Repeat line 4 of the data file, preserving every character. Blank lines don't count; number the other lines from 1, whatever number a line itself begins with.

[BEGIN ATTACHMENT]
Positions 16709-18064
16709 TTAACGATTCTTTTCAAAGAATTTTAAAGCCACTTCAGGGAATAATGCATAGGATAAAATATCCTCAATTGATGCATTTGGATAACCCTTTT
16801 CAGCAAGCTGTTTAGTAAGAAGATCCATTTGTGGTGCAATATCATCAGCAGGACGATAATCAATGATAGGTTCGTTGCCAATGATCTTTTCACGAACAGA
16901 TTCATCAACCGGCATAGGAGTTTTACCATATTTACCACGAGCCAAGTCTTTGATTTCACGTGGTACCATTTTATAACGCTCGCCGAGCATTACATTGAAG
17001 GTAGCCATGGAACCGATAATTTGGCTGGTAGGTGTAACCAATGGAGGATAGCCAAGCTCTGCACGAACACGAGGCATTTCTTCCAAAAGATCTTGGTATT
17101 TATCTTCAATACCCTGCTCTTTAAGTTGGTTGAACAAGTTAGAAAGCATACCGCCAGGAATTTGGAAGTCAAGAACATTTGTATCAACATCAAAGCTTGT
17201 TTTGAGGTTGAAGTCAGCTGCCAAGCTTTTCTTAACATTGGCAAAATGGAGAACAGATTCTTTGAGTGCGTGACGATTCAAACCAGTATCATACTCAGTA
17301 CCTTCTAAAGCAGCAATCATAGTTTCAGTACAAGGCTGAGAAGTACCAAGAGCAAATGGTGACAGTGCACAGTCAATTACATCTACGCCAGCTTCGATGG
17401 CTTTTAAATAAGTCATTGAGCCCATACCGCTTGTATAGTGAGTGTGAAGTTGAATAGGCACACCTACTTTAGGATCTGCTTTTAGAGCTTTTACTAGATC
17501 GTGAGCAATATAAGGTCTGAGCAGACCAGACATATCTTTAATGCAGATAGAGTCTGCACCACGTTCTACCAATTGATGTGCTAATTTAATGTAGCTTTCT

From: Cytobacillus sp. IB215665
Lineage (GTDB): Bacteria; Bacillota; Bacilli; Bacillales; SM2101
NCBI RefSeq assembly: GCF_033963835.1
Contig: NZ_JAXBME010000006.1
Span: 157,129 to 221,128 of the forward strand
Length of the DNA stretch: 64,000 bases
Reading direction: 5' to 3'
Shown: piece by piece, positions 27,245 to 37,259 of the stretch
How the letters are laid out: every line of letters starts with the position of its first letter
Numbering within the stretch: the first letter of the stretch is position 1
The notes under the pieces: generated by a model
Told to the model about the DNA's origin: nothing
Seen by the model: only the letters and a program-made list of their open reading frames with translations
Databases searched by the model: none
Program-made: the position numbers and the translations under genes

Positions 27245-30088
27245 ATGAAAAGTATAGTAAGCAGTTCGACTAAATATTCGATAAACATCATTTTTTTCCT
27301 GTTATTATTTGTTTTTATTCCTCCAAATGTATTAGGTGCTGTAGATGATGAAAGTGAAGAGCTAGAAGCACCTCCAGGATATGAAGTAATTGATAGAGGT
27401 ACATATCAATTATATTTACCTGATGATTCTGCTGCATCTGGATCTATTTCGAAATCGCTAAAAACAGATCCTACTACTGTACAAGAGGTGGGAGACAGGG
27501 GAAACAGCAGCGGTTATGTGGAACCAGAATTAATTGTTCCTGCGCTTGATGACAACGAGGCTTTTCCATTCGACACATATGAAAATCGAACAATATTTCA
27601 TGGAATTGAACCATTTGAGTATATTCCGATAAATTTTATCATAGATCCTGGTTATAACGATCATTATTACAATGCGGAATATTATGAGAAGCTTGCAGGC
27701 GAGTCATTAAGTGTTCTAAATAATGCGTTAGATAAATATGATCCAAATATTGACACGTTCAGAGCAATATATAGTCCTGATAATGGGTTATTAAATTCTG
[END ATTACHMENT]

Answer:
16901 TTCATCAACCGGCATAGGAGTTTTACCATATTTACCACGAGCCAAGTCTTTGATTTCACGTGGTACCATTTTATAACGCTCGCCGAGCATTACATTGAAG